Don’t Turn Away

There are always Lazaruses at our gates. There is always someone in need nearby…

Jesus said, “There was a rich man who was dressed in purple and fine linen and who feasted sumptuously every day. And at his gate lay a poor man named Lazarus, covered with sores, who longed to satisfy his hunger with what fell from the rich man’s table; even the dogs would come and lick his sores. The poor man died and was carried away by the angels to be with Abraham. The rich man also died and was buried.  In Hades, where he was being tormented, he looked up and saw Abraham far away with Lazarus by his side. He called out, ‘Father Abraham, have mercy on me, and send Lazarus to dip the tip of his finger in water and cool my tongue; for I am in agony in these flames.’  But Abraham said, ‘Child, remember that during your lifetime you received your good things, and Lazarus in like manner evil things; but now he is comforted here, and you are in agony. Besides all this, between you and us a great chasm has been fixed, so that those who might want to pass from here to you cannot do so, and no one can cross from there to us.’ He said, ‘Then, father, I beg you to send him to my father’s house— for I have five brothers—that he may warn them, so that they will not also come into this place of torment.’ Abraham replied, ‘They have Moses and the prophets; they should listen to them.’  He said, ‘No, father Abraham; but if someone goes to them from the dead, they will repent.’ He said to him, ‘If they do not listen to Moses and the prophets, neither will they be convinced even if someone rises from the dead.’”

Luke 16:19-31

One of Jesus’ parables from the gospel of Luke, the story of Lazarus is quite troubling for many of us who have never had to beg for food. It is an outright condemnation of those who intentionally turn their heads the other way when they see someone in need. What is more, there seems to be little hope…

Have you ever been on a mission trip?

When I was younger, mission trips with my youth group were the life-altering experiences that largely set me on the path toward God. There were other people and influences, of course. But those weeks spent away serving others, outside my comfort zone – they were the highlights of my young faith journey.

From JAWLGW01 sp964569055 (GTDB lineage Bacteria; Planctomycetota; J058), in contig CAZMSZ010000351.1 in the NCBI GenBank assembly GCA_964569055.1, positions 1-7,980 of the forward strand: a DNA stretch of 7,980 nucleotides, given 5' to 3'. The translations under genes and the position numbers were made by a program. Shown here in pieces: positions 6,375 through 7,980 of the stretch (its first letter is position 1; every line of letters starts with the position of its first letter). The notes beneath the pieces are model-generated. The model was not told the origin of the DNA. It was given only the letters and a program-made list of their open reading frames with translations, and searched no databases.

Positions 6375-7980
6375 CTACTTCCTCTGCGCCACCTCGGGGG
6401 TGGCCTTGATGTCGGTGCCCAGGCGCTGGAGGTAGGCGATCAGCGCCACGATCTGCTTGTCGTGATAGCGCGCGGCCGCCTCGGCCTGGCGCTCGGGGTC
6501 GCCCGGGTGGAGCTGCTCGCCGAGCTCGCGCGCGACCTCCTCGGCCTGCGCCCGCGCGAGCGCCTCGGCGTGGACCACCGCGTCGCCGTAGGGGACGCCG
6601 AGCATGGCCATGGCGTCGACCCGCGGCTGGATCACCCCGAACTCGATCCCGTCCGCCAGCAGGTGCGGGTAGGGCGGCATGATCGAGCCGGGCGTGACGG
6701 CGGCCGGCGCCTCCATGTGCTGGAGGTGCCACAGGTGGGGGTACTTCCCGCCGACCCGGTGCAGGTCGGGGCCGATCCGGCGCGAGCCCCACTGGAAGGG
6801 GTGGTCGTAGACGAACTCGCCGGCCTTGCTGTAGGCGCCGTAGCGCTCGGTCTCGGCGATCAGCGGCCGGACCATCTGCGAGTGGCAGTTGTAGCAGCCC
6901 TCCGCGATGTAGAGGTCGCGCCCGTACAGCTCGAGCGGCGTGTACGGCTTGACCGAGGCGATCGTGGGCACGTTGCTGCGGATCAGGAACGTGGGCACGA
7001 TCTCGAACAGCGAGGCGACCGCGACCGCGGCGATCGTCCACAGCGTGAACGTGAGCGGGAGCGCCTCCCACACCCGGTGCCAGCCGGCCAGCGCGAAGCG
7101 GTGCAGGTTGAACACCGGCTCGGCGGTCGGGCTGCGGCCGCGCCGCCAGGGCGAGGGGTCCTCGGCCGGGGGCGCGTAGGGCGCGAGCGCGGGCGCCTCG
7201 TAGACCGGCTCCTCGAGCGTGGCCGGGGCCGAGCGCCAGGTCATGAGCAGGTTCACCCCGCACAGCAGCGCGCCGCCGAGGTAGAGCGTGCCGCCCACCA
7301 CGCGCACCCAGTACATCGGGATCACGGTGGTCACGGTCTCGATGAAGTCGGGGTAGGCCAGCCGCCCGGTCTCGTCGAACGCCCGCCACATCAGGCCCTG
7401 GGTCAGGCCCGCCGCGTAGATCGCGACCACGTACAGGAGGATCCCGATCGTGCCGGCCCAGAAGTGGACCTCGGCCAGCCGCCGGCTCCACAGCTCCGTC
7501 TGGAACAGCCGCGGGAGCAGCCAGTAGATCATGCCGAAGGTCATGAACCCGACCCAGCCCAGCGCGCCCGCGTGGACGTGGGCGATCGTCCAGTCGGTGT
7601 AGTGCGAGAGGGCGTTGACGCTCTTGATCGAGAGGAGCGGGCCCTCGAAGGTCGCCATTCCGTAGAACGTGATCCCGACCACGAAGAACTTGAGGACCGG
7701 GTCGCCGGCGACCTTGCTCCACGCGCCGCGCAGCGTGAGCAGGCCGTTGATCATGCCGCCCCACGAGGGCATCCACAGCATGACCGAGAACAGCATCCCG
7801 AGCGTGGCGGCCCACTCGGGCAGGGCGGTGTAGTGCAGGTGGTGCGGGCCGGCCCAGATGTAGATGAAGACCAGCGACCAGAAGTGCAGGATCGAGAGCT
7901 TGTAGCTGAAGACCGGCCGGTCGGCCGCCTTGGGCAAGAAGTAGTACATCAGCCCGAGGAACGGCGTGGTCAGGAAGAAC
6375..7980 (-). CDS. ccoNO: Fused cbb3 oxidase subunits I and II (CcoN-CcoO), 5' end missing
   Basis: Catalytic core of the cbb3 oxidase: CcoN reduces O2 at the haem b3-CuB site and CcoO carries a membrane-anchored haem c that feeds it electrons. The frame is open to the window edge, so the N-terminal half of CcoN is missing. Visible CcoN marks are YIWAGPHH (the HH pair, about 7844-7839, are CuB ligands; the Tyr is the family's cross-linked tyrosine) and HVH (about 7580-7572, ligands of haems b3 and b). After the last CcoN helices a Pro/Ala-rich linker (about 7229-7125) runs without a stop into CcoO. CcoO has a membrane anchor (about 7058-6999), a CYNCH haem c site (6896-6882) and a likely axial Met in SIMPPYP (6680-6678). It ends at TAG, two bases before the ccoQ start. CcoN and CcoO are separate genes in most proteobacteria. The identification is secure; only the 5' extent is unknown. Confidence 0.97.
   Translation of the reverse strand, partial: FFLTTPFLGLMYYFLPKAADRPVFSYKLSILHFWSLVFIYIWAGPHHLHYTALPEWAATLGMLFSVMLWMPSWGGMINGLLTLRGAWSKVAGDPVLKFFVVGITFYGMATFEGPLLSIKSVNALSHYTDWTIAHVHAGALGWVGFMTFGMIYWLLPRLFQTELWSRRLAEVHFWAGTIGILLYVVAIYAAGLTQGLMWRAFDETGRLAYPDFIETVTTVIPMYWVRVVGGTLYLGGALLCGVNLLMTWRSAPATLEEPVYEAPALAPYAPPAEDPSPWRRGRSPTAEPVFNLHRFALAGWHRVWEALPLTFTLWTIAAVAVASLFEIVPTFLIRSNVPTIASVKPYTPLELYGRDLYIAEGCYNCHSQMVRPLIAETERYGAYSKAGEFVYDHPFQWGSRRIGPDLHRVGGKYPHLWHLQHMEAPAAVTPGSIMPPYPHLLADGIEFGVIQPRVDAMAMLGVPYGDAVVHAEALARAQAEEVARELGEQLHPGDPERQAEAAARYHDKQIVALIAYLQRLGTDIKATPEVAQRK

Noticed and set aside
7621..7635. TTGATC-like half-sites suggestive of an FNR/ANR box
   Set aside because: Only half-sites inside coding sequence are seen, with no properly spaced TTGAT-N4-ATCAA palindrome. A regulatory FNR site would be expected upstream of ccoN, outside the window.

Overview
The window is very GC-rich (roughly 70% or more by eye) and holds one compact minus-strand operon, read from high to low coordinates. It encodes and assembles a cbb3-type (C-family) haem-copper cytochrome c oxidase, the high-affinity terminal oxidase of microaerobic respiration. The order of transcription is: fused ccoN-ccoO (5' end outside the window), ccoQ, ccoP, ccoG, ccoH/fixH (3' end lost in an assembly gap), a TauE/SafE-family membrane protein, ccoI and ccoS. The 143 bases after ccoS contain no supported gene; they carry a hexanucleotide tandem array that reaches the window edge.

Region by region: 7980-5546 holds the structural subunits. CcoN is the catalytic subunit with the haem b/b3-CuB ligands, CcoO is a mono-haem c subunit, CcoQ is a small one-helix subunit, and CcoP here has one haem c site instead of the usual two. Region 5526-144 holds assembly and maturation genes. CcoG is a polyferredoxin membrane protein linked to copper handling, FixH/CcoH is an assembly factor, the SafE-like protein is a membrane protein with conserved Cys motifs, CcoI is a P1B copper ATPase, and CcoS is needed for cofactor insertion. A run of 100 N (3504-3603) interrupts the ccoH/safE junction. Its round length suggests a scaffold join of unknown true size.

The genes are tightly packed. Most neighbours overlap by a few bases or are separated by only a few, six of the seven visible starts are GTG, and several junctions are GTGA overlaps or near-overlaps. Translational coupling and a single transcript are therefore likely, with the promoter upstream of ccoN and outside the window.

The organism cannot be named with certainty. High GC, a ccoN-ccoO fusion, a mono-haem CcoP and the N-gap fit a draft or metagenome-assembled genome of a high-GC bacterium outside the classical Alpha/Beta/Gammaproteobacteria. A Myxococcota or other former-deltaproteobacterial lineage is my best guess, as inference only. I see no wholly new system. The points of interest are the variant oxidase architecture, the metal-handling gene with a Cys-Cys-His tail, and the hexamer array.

Now, there is nothing wrong with these trips. In fact, I highly recommend them, especially for young people and youth groups who need bonding time.

However, if the only serving of others we ever do is away from home, we have completely missed the message of the Gospel.

There are always Lazaruses at our gates. There is always someone in need nearby. Sometimes they look like people holding signs on corners looking for a bite to eat. Other times they look like strangers wandering our streets with eyes that cannot focus for all they have seen. And still other times they come to us truly begging for help with utilities or groceries or prescriptions.

Oh yes, there are countless ways Lazarus is with us.

Many of us may not realize it (or want to talk about it), but we often turn away. Whether out of pain or guilt or fear… we intentionally do not acknowledge the person in need.

In this parable, Jesus shows us what happens to those who continuously turn away from their neighbors. Because those who turn away from their neighbors are turning away from God.

For all of us who would follow God, follow Christ, it is ours to not only give to all who beg of us (yep, Jesus said that exactly), it is also ours to work together to see the sources of poverty eradicated. To see not only mouths fed, but also see people educated, living healthy lives, and able to joyfully contribute to society through work and more.

Jesus was about resurrecting the whole person. Not just the afterlife.

That is our call, too.

So where do you see Lazarus in your world? What can you do to serve them and all the Lazaruses at our doorsteps and around the globe?

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